A138000


a(n) is the least prime such that the subsets of { a(1), ..., a(n) } sum up to 2^n different values.


5



2, 3, 7, 11, 29, 53, 107, 211, 431, 853, 1709, 3433, 6857, 13709, 27427, 54851, 109717, 219409, 438827, 877651, 1755319, 3510623, 7021249, 14042491, 28084997, 56169977, 112339957, 224679913, 449359829, 898719707, 1797439359, 3594878731, 7189757483, 14379514973, 28759029919
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OFFSET

1,1


COMMENTS

Obviously one must exclude previously used primes. Here this is done by requiring 2^n subsets; equivalently, one could require a(n) to be different from preceding terms, or larger than a(n1). (If a value smaller than a(n1) were possible, then a(n1) would not have been the minimal choice.)
If we replace "prime" with "noncomposite", the sequence starts 1, 2, 5, 11, 23, 43, 89, 179, 359, 719, 1433, 2879, ... and seems to coincide with A064934, having a different definition, though.
The present sequence clearly (cf. a(4)) would not be the same if the definition were changed to "least prime larger than the sum of preceding terms" (as in A064934).
It can be seen that a(n) is always very close to Sum_{i=1..n1} a(i). As a consequence, the sequence grows like a(n) ~ 2^(n0.256...) and thus is not a counterexample to Erdős's conjecture mentioned in the cited paper.
The sequence of partial sums, s(n) = Sum_{i=1..n} a(i) =
(2,5,12,23,52,105,...) is of alternating parity. If s(n)1 is prime, this is an upper bound for a(n+1), since the smallest element of the sequence is 2; e.g., a(4) = s(3)1. Thus if s(n) is even, a(n+1) <= nextprime(s(n)1). If s(n) is odd, then a(n+1) may be nextprime(s(n)+2) (since the value of s(n) itself is never admissible), as in the case of a(3) = 5 + 2 > s(2) = 5, which is prime.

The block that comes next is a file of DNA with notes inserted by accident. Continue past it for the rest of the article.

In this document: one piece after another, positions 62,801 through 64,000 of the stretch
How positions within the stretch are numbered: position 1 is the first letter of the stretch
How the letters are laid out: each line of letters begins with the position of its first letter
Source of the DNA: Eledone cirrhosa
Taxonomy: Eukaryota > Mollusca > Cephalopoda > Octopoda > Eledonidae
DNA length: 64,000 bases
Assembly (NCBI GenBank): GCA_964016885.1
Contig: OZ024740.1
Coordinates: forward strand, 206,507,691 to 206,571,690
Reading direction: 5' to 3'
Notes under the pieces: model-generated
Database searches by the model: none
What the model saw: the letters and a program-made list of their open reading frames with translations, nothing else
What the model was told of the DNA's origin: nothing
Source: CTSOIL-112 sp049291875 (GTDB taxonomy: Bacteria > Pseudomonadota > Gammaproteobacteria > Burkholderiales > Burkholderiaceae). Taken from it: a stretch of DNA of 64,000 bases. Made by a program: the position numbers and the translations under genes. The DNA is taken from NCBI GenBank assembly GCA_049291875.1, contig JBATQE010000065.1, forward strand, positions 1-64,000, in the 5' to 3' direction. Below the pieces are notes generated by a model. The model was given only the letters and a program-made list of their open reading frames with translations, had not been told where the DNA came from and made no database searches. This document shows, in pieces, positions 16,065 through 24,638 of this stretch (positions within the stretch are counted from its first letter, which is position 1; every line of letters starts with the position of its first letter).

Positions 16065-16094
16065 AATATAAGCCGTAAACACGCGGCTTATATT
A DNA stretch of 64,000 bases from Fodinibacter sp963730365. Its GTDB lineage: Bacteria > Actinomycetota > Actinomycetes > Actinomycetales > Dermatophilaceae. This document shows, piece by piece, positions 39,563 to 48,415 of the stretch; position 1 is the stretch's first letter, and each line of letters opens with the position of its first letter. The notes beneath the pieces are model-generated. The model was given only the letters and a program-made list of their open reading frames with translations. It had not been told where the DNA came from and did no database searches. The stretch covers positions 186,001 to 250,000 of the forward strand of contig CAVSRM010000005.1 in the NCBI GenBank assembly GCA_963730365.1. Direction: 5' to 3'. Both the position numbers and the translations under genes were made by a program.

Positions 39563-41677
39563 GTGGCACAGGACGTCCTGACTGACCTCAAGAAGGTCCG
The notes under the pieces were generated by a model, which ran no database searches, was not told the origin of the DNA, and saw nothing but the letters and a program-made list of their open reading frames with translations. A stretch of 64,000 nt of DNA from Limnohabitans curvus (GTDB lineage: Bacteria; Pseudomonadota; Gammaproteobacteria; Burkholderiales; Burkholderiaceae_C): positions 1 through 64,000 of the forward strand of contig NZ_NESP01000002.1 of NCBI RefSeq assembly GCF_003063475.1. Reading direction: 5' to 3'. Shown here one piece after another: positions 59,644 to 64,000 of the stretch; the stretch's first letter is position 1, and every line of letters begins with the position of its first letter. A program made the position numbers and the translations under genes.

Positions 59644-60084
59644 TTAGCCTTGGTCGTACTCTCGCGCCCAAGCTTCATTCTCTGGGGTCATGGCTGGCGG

LINKS

Table of n, a(n) for n=1..35.
S. J. Benkoski and P. Erdős, On weird and pseudoperfect numbers, Math. Comp., 28 (1974), pp. 617623. Alternate link; 1975 corrigendum


FORMULA

a(n) > a(n1) and a(n) <= nextprime((Sum_{i=1..n1} a(i))  (1)^n); but in fact a(n) ~ Sum_{i=1..n1} a(i) and thus a(n) ~ constant*2^n.


EXAMPLE

a(1) = 2, the smallest prime, since subsets of {2} are {},{2} summing to 0 resp. 2.
a(2) = 3, the second smallest prime, since subsets
{},{2},{3},{2,3} have sums 0, 2, 3, 5 which are all different.
Then, 5 is not allowed for a(3), since for {2,3,5}, the sum of the subset {2,3} would be the same as that of {5}.
For a(3)=7, however, the set of the previously possible sums, {0,2,3,5} and the set of possible sums using the new element, 7 + {0,2,3,5} = {7,9,10,12} are disjoint.
Obviously this is always true for a(n) larger than the sum of all preceding terms.
However, a(4) = 11 is smaller than this sum (7 + 3 + 2 = 12), yet {0,2,3,5,7,9,10,12} and 11 + {0,2,3,5,7,9,10,12} are disjoint.


PROG

(PARI) s=p=1; for( n=1, 30, while( bitand(s, s>>p=nextprime(p+1)), ); s+=s<<p; print1(p", "))


CROSSREFS

Cf. A064934.
Sequence in context: A096362 A005479 A120856 * A322118 A323067 A140108
Adjacent sequences: A137997 A137998 A137999 * A138001 A138002 A138003


KEYWORD

nonn


AUTHOR

M. F. Hasler, Apr 08 2008


EXTENSIONS

a(23)a(30) from Donovan Johnson, Feb 18 2009
a(31)a(35) from Giovanni Resta, Feb 28 2020


STATUS

approved